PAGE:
Nick Knight hailed the start of "a new era" at Warwickshire as he explained his decision to step down from the captaincy at the end of the season.
His resignation means the club are now searching for a new captain, coach and chief executive, but Knight told The Post the timing of his announcement would enable the new coach and captain to develop a working relationship long before the start of next season.
"When I took it on the captaincy it was on the basis that I'd only do it for two years and I informed Tim Munton in May that, whatever happened, that would still be my decision," Knight said.
"I'm coming towards the end of my career, the captaincy takes a lot of thought and a lot of time and I have to make sure I keep one eye on my future. It is nothing to do with my form with the bat.
"I think the timing is good for the club. It gives everyone a chance to assess the situation and for the coach and captain to start together. That relationship is crucial and if I'd carried on for another year that might have been more difficult."
Knight will continue to perform as a batsman for two more years, but hopes that being relieved of the pressures of captaincy will allow him more time to secure his future after the game, probably in the Sky commentary box.
"That's something I'd like to do much more of, but it's a very competitive world and I can't be categorical about that," he said.
"I haven't discussed my decision with Sky - they haven't told me I have to stop now or anything like that - and it wouldn't be right to say I'm giving up captaincy just so I concentrate on media work. I can't be absolutely sure what I will do in the future."
The announcement was made to the team during the rain break on the start of the third day of the Championship game at Lord's, the timing surprising more than the decision. The immediate effect was remarkable.
Having been outplayed for two days, Warwickshire turned the game on its head, taking the last seven Middlesex wickets for 49 before scoring the highest fourth-innings winning score against the Londoners. Knight, to his team-mates at least, remains an inspiration.
Knight's legacy is far more than a Championship triumph; mightily impressive though that is. With understatement he refers to that success, in his first year as a captain, as "pleasing."
But perhaps his real legacy is his commitment to the development of the team in the longer term. A Greek proverb tells us that "a society grows great when old men plant trees under whose shade they will never sit," and this is what Knight has attempted.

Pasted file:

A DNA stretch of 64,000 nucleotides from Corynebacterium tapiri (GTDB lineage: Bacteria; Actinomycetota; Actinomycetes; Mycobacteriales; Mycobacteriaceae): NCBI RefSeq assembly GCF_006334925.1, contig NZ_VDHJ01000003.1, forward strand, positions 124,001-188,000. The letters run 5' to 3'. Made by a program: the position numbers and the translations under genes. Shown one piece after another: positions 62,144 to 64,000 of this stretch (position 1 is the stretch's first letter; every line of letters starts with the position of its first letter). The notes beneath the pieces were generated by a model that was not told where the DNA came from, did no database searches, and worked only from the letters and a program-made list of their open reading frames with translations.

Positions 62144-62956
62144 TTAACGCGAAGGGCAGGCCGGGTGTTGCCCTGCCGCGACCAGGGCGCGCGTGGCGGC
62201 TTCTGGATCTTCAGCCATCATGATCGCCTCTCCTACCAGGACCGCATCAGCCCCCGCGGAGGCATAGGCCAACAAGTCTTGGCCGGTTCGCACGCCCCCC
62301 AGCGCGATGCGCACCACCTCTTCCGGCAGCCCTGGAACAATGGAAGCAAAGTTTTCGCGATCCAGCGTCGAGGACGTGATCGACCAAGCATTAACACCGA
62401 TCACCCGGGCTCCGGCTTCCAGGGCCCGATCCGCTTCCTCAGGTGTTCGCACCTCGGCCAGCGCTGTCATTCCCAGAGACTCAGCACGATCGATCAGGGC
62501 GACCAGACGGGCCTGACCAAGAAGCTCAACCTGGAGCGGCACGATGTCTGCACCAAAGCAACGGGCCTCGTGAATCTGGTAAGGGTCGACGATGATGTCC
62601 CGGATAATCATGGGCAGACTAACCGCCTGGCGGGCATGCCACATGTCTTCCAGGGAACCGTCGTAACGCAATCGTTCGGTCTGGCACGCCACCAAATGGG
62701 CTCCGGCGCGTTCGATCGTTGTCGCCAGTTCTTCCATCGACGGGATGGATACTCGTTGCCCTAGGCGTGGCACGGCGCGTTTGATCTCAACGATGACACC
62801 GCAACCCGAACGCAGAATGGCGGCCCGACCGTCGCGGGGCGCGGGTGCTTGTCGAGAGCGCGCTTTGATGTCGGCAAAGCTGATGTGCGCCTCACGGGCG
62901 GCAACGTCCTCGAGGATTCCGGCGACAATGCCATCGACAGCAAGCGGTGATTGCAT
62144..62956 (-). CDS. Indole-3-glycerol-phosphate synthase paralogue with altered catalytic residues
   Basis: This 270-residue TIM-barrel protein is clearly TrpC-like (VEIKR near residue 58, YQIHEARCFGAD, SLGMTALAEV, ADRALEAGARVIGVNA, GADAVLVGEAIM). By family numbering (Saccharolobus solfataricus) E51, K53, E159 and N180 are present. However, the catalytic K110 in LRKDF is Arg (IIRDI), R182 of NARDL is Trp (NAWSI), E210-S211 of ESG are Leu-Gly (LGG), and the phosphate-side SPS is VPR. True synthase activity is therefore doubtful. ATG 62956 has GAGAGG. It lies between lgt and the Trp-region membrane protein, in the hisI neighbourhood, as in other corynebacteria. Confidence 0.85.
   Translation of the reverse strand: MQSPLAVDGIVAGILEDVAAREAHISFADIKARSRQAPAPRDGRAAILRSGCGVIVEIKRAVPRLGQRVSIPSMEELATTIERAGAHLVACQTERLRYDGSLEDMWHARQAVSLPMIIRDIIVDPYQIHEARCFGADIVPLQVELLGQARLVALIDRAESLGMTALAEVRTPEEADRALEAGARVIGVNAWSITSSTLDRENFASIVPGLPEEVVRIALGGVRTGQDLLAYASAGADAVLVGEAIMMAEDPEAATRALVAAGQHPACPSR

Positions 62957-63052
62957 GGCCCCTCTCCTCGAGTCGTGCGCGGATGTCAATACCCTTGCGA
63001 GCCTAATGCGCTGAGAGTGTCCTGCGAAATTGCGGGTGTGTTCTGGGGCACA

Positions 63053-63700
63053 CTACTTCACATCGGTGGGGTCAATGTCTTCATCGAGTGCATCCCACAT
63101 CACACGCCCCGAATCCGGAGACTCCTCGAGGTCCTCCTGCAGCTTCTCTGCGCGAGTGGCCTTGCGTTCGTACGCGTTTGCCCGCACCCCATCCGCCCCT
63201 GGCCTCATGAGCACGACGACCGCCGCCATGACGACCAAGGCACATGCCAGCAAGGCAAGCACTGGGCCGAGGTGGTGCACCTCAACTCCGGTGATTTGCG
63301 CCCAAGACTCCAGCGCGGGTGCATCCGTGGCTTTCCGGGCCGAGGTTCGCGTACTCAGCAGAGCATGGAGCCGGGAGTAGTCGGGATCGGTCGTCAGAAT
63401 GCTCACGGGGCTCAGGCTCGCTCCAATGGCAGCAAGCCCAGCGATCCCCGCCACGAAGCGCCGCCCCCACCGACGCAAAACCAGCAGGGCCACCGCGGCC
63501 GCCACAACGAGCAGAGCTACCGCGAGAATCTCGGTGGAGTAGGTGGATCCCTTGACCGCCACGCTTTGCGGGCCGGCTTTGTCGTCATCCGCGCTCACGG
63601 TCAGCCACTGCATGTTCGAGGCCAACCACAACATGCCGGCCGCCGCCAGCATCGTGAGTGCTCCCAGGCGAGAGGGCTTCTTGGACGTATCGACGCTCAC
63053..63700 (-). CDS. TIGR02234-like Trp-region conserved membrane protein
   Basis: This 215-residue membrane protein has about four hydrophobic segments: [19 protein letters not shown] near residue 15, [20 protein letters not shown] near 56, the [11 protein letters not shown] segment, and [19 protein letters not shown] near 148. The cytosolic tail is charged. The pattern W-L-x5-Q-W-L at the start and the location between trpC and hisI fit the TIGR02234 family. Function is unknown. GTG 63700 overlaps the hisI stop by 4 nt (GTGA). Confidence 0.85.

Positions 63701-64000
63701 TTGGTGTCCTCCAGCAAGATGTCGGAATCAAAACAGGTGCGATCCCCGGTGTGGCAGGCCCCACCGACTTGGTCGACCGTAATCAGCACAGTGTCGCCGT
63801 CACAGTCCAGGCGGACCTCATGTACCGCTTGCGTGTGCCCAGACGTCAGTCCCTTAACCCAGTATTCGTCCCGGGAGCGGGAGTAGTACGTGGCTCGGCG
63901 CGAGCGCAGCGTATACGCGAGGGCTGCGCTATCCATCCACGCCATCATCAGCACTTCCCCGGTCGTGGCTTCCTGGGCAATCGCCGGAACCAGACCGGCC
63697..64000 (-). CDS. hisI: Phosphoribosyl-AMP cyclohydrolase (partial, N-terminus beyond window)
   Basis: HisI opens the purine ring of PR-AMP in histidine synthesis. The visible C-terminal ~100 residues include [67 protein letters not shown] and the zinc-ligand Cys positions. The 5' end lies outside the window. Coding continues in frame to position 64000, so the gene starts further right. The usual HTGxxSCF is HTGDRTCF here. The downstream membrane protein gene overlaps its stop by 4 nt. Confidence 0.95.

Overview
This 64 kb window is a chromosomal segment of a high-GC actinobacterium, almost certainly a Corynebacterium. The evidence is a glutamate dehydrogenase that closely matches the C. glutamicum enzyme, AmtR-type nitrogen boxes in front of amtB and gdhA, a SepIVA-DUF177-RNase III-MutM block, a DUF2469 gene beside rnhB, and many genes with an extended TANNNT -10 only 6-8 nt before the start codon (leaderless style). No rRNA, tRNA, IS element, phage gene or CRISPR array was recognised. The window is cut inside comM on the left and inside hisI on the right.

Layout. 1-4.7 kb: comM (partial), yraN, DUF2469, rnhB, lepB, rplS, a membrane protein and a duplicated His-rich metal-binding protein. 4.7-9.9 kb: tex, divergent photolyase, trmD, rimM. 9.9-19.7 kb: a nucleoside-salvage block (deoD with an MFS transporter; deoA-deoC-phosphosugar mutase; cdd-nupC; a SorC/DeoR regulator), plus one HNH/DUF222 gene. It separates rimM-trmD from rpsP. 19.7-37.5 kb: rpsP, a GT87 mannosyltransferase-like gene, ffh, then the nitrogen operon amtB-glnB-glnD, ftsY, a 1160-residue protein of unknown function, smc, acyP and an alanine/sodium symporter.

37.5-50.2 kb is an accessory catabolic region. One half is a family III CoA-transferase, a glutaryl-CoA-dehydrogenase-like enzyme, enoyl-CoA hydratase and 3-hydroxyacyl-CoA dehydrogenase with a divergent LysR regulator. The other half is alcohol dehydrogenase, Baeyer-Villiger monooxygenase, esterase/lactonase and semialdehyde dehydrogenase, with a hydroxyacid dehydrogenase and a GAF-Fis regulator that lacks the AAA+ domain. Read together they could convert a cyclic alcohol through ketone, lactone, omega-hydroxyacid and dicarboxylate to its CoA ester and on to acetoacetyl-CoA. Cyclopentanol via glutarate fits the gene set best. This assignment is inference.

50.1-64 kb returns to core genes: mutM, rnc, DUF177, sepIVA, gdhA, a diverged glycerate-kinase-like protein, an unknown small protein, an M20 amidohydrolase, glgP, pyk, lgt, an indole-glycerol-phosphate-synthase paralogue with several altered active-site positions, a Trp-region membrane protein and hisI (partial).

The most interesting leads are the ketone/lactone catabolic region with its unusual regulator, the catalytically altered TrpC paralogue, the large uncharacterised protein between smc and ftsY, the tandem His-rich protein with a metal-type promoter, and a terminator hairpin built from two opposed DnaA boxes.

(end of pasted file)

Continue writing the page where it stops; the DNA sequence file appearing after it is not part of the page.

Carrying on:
By spurning the opportunity to sign a second overseas player - even in times of crisis - Knight allowed the likes of Naqaash Tahir, James Anyon, Nick Warren, Ian Westwood and Luke Parker to play first team cricket. Most captains would never have tried so hard to plan for the future.
Though several of the young players may not make the grade, the policy is laudable and the club may reap the benefits of those that do over decades.
It would be a terrible waste if they were to renege on the policy.
"I can't fault the club," Knight said. "They've supported my views on overseas players and on bringing through younger players.
"I wanted to get things in place for the long term. I wanted to see players developing and for Warwickshire to be a force for years to come.
"It's been a great dressing room to captain, too. It's full of young players who are keen to learn.
"It's been fascinating and I've been lucky to work with John Inverarity, who has been crucial to the success we've had."
Knight refused to speculate on who he thought should succeed him, instead urging players and supporters to retain focus on the remaining cricket this season.
"The win against Middlesex gives us a chance to finish the season on a high in all forms of cricket," he said. "When I step down my job will be the score runs and support the new captain. That's what I will do.
"I expect I'll be asked my opinion on a successor and I'll be happy to give it. To be honest I haven't really thought about it yet."
The three favourites to succeed Knight next season are Alex Loudon, Mark Wagh and Heath Streak, though the club will also consider bringing in a completely new face.
New Zealander Stephen Fleming (Nottinghamshire), South African Graeme Smith (Somerset) and Australian Shane Warne (Hampshire) all brought much to their county clubs during their stints in charge.
Yet, it would be an ironic twist were the club to replace a man who championed the cause of local players with a foreign import.
Loudon showed last season, when he left Kent and moved to Birmingham despite the carrot of the vice-captaincy, that captaincy is not on his agenda at present.
He will make an excellent leader in time, perhaps even of his country. But for now all parties would be better served by him concentrating on developing his all-round game.
But Wagh is the positive, long-term candidate for the job.
He insists that his knee problems will not restrict him and is the only member of the current team with the combined experience, youth and playing record to take the club forward. He is also keen.
"I'd love to do it," he told The Post. "I'm not worried about my knee; my fitness should be fine.
"It's a huge responsibility and a huge strain, but it's also a fantastic job."
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